Linda Yaron, a 2010 Teaching Ambassador Fellow (TAF) at the ED headquarters, worked with seniors from the School for the Visual Arts and Humanities to showcase their art and writing in response to the question: “What does it means to be a learner?” As plans for the exhibit were discussed with the Student Art Exhibit Program team this past winter, current Washington TAF Emily Davis shared her experience with students from Elevated Thought, an extra- and co-curricular program in Lawrence that uses the arts to examine societal issues that the 12- to 18-year-old participants encounter in their community.
Joelle Michaud (front), president of Art Education DC, speaks with a young artist about her work.
On May 2, six months after the government shutdown forced a stop to their art exhibit opening at the ED headquarters, a delegation of nearly 100 student artists, teachers, school administrators, and parents from the Iredell-Statesville Schools (I-SS) in North Carolina arrived at ED to celebrate the artistic accomplishments of students in the visual arts, music, theatre, and dance.
Students from Iredell-Statesville Schools open the exhibit with a ribbon cutting.
In recognition of their excellent work, Associate Assistant Deputy Secretary for Innovation and Improvement Ursula Wright opened the program by applauding the district’s improved academic outcomes and decreased dropout rate as a result of its focus on arts integration. “Your collective investment in arts education is a testament to your communities’ commitment to uplifting the entire child,” she said, “… to ensuring that the youth in the Iredell-Statesville school system will receive a well-rounded education that will help to develop their creativity, increase engagement, and enrich their academic curriculum.”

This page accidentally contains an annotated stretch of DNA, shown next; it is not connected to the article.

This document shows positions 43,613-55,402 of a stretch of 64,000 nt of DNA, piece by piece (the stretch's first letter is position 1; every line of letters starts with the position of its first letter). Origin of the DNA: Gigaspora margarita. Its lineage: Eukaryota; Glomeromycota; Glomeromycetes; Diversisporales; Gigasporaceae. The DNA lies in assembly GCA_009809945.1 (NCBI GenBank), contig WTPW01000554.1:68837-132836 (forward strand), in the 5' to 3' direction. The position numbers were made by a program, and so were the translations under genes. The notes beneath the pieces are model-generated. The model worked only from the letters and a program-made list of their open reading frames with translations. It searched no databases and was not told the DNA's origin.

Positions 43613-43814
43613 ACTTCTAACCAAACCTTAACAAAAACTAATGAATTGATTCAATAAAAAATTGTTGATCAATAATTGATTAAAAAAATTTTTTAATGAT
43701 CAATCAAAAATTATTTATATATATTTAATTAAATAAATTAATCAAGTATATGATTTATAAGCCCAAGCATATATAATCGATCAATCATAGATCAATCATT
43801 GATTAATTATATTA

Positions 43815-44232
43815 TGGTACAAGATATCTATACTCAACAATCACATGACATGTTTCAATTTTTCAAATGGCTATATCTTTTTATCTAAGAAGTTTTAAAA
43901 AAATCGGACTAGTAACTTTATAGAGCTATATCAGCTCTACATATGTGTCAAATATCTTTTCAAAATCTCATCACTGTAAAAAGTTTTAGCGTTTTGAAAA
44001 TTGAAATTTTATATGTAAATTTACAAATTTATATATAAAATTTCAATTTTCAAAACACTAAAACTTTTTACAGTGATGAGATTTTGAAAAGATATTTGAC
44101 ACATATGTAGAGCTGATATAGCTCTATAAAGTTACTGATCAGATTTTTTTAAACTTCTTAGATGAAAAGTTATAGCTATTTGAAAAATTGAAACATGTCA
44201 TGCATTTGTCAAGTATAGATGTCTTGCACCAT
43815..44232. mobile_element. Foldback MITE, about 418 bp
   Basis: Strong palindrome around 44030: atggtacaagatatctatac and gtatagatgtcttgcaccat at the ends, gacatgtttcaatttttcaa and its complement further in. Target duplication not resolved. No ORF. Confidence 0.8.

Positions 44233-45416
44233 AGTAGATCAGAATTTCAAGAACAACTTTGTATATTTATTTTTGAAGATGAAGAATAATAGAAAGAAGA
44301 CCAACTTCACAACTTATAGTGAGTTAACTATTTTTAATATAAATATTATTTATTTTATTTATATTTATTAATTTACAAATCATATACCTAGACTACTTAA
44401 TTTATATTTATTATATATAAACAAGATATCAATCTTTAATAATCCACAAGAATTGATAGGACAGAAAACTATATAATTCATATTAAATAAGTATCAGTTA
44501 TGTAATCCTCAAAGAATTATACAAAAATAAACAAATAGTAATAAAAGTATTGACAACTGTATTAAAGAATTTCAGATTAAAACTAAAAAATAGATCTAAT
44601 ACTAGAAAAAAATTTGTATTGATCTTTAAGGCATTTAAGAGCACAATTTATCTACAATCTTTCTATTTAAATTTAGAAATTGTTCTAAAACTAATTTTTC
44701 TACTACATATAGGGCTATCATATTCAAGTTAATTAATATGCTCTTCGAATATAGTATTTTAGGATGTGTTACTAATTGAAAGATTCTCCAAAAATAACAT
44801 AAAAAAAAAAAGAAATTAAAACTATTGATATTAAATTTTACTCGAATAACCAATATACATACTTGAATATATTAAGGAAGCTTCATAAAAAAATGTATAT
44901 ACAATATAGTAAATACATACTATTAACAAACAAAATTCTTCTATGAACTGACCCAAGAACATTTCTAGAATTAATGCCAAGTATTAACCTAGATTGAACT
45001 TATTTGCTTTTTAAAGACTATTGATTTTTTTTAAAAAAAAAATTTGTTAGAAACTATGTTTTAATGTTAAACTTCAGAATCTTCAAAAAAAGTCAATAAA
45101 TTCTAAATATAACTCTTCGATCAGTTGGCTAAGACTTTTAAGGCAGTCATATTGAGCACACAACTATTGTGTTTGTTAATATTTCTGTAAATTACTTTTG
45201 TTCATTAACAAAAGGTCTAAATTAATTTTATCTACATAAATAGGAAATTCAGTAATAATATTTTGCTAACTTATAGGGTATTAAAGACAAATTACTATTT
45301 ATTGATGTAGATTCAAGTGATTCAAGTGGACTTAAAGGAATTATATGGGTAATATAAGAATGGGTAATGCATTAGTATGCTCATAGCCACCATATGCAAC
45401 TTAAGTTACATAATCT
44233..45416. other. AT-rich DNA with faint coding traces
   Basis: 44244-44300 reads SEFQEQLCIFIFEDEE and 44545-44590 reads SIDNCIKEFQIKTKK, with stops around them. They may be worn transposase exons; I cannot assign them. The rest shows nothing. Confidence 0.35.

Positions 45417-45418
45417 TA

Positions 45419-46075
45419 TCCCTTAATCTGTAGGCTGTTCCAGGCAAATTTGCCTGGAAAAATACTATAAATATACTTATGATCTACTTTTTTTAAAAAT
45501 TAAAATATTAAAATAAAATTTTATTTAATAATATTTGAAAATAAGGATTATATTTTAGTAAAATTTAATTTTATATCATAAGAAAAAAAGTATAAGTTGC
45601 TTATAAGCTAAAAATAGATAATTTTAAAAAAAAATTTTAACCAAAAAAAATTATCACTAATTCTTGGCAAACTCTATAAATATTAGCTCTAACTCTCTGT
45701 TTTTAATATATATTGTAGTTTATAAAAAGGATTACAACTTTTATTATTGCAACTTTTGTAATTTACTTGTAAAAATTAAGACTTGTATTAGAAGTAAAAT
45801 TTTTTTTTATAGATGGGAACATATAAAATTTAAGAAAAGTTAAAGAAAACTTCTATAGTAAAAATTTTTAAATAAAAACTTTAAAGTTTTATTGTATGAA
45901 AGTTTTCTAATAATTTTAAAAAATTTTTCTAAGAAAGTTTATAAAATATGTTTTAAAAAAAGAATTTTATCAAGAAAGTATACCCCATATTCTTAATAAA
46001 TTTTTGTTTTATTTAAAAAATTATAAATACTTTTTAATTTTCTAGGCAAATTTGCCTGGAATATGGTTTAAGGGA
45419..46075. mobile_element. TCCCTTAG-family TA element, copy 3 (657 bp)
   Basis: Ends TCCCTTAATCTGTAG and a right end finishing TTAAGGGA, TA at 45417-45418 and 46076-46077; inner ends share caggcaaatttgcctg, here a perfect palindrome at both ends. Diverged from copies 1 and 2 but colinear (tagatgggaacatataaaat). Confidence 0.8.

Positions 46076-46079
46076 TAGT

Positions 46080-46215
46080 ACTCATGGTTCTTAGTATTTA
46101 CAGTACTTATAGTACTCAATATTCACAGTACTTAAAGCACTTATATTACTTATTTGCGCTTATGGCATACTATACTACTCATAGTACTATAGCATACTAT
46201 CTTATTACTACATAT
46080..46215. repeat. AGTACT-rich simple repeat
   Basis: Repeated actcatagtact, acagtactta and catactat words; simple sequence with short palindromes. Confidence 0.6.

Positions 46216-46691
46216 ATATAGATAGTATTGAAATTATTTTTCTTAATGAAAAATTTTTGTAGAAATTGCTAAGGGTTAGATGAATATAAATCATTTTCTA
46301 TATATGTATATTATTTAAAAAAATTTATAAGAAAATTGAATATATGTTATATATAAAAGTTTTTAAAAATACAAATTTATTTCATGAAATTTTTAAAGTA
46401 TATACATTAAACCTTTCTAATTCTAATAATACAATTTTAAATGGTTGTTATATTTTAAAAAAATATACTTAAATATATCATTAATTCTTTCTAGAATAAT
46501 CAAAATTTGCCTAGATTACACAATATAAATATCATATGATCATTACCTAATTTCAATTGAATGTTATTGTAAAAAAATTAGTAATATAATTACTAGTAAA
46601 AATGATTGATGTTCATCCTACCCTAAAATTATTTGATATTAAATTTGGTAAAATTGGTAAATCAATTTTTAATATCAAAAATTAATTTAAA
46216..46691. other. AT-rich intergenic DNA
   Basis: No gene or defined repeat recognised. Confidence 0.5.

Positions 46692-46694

Brady Johnson, the I-SS superintendent, expressed his gratitude for the students’ talents and his optimism for the great impact that their generation will have on the nation in the future. One saying in particular influenced his decision to make arts integration a central aspect of his district’s curriculum: “Kids can make beautiful art, but art can make beautiful kids.”
Concept Schools student artists, teachers, and administrators join OII Acting Assistant Deputy Secretary Nadya Chinoy Dabby (third from left) for a “photo-op” just before the official ribbon-cutting.
From the Great Lakes to the nation’s capital, Department staff and guests were proud to welcome the talented student artists, their fellow students, and their teachers and parents to the Concept Schools Student Art Exhibit opening in Barnard auditorium on March 31. Some 130 charter school students, representing 18 Concept Schools from six states (Illinois, Indiana, Missouri, Michigan, Ohio, and Wisconsin), were in attendance to both celebrate their own artwork on display at the Department and support their fellow students’ work.
Nadya Chinoy Dabby, OII’s Acting Assistant Deputy Secretary, welcomes the students, teachers, and parents who came from six states for the exhibit opening.
To kick off the program, Acting Assistant Deputy Secretary for Innovation and Improvement Nadya Chinoy Dabby welcomed guests to the Department and thanked Concept Schools’ families for making the long journey to share their children’s work. According to Dabby, “Arts education … at Concept Schools … is an essential part of a well-rounded educational experience.” She said that her high school education at an arts magnet school “helped nurture a lifelong appreciation for the arts.” Speaking on behalf of the Department, Dabby said, “We believe … that all children should have access to great arts instruction … no matter where you grow up or what school you go to.”
Next, Concept Schools President Sedat Duman expressed his appreciation for the Department, students, staff, teachers, and parents for making the exhibit and opening a success. He introduced a video describing the nationally recognized work that Concept Schools does to prepare students for higher education. According to the video, about 90 percent of Concept students go on to college.
For the current fiscal year, which ends on September 30, 2014, the Office of Innovation and Improvement is conducting 13 grant competitions in five program areas: Arts in Education, Charter Schools, Investing in Innovation, Full-Service Community Schools, and Teacher Quality Partnerships. Four of the competitions are underway, with announcements of the other nine slated for later this spring.